15 years: Magnitude of I-64 rampage weighs in sentence
"If you were a monster, this would be easier," said Judge Cheryl Higgins before pronouncing sentence on the teen who terrorized two counties for two days last year, closing Interstate 64 for six hours and Albemarle County schools on March 27, 2008.
"I'd like to apologize to all the people affected by this," said Slade Woodson, 20, in Albemarle Circuit Court June 23 before Higgins sentenced him. "There's no reason to justify what I did. If I could take it all back I would... I do take full responsibility for my actions."
Still, Woodson appeared stunned after Higgins gave him 15 years. His attorney had suggested 8 to 10 years; Commonwealth's Attorney Denise Lunsford requested 20 years. On the 14 counts Woodson faced, a maximum sentence could have put him away for 150 years.
Initiially, said Lunsford, police didn't know if they were dealing with a gang initiation or another DC sniper. "I felt like with what happened to this community, 20 years were appropriate," she said. "Mr. Woodson has a lot of support in the community. But it's important for the community to see a substantial sentence and a deterrent."
"I think he's taking it hard right now," said defense attorney Jessica Smith. "You try to be prepared, but when you hear what the next 15 years of your life are gong to be... He's been wanting to know what the sentence is and get on with his life."
Smith noted that while incarcerated, Woodson has gotten his GED, is taking Bible classes, tutors inmates in English as a Second Language classes, and had an array of family and friends testify that he's a polite, hardworking young man– and that they had no idea of the severity of his alcohol problem.
And it was alcohol that fueled the events that started the evening of March 26, 2008. At that time, according to clinical psychologist Jeffrey Aaron, Woodson was drinking two to three six-packs a day. On the night of the shooting spree, Aaron estimates Woodson could have had 20 or more beers, and was highly functional consuming that amount of alcohol.
"Slade also described to me engaging in an extremely dangerous pattern of behavior," said Aaron. Drinking, mud bogging, driving around shooting at signs, and spotlighting deer were typical activities for Woodson, said the psychologist.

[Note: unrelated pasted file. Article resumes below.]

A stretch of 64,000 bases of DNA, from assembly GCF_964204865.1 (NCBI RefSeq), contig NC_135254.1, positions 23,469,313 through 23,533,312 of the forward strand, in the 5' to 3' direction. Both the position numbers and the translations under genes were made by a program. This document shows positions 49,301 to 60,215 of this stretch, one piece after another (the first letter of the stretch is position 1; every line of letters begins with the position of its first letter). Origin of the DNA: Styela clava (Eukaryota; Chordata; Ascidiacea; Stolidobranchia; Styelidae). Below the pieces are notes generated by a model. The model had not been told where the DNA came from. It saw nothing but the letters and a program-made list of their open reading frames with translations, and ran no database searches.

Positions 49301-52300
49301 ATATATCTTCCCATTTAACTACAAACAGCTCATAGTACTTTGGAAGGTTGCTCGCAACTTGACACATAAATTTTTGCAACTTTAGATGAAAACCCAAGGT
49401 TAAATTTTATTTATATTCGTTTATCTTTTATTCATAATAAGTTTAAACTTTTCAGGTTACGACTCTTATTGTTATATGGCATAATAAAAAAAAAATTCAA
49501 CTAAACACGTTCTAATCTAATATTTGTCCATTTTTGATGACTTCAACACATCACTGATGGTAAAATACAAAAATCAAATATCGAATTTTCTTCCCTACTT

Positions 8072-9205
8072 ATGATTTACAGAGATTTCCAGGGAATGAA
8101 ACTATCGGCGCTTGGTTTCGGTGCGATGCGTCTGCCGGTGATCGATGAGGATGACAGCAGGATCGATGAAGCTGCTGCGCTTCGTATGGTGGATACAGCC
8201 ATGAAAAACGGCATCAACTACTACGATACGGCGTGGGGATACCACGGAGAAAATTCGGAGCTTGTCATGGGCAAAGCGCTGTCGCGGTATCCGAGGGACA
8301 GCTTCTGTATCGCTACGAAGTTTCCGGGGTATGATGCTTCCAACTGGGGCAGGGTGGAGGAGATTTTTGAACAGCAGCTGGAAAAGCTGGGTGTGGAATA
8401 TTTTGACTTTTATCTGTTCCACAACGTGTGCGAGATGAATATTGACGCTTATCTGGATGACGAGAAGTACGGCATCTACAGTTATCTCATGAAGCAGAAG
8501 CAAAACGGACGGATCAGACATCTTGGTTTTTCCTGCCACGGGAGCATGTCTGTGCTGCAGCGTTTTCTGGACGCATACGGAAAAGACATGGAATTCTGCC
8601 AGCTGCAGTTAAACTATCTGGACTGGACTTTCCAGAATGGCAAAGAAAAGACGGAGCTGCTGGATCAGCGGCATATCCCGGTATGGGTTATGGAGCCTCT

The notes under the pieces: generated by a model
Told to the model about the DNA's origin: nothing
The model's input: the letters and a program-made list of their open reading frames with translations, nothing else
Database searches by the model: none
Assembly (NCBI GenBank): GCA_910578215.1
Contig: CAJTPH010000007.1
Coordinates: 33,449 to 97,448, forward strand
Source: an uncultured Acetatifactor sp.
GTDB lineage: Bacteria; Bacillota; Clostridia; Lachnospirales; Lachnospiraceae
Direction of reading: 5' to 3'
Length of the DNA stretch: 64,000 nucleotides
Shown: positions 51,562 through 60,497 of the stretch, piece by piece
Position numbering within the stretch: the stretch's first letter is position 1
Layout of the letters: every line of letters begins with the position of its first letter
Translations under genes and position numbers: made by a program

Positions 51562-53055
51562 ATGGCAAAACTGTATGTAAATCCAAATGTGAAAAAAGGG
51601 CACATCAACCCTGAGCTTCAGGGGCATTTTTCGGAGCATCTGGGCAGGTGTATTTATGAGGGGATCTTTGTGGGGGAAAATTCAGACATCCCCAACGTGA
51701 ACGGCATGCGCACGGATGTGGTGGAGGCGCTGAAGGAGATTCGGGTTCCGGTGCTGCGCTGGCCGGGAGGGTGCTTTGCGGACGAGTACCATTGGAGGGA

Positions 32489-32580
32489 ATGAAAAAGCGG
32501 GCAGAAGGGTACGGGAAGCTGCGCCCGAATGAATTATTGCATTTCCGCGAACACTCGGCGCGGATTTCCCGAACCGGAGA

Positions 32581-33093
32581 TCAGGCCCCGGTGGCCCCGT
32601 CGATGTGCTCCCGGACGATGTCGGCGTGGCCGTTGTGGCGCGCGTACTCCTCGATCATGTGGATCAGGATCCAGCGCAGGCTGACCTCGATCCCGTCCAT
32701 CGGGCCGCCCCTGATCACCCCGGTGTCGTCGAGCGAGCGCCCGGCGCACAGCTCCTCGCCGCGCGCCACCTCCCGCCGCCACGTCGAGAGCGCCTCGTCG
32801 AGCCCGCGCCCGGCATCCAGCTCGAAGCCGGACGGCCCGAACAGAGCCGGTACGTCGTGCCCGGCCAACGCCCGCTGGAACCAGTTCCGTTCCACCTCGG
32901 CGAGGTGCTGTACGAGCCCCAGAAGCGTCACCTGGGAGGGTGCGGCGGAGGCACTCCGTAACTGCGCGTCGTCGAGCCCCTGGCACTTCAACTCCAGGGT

"This night was like any other," he said.
Judge Higgins questioned Woodson's awareness that night, noting that he was aware enough to go to Wal-Mart for more ammo before shooting at a house in Waynesboro, and was aware I-64 would be under investigation after the shootings and took another route home through Greene County in his orange AMC Gremlin, which died just inside the northern border of Albemarle County.
"I find it hard to believe he doesn't make a distinction between shooting a sign or deer and a car with people in it on the interstate," said Higgins.
"I would distinguish awareness from judgment," said Aaron.
Earlier in court, a former inmate who shared a cell with Woodson at Middle River Regional Jail testified.
“He told me he did stupid things when he got drunk,” said Matthew Kurdziolek, “He told me he wanted to kill somebody that night.”
Woodson, then 19, and Brandon Dawson, 15, fired into five cars on I-64, injuring two people, and into two occupied residences in Albemarle, as well as one in Waynesboro.
The two even had a plan, according to the inmate, that exploited Dawson’s status as a minor. “They knew the juvenile wouldn’t do any time,” said Kurdziolek, who was clad in striped prison attire. “If they got caught, Dawson would say he did it.”
Dawson was released in May after a little more than a year in juvenile detention.
Before the lunch break of the June 23 hearing, two victims of the shooting spree also testified. Domenico D’Auria told how his family was sleeping in its Greenwood Station house when a bullet suddenly tore through the walls. Since the incident, his four-year-old son, who was in the shot-up front room, can’t sleep alone.
Julia Diggs revealed how she was on her way home from her General Electric job westbound on I-64 when she passed under Greenwood Station Road/Route 690. She said she saw some lights flashing on the overpass.
“I heard a bang hit the roof of my car,” she testified. “I was was not sure what was going on, but my back started burning.”
Although not seriously injured, the woman told the court she continues to feel unsafe driving at night, and now works during the day.
Woodson also was ordered to pay more than $12,000 in restitution to the victims.